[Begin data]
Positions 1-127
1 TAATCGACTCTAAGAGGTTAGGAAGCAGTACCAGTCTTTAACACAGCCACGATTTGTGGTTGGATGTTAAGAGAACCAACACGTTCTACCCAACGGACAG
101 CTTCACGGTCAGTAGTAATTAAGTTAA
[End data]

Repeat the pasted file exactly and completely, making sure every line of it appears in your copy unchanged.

Positions 1-127
1 TAATCGACTCTAAGAGGTTAGGAAGCAGTACCAGTCTTTAACACAGCCACGATTTGTGGTTGGATGTTAAGAGAACCAACACGTTCTACCCAACGGACAG
101 CTTCACGGTCAGTAGTAATTAAGTTAA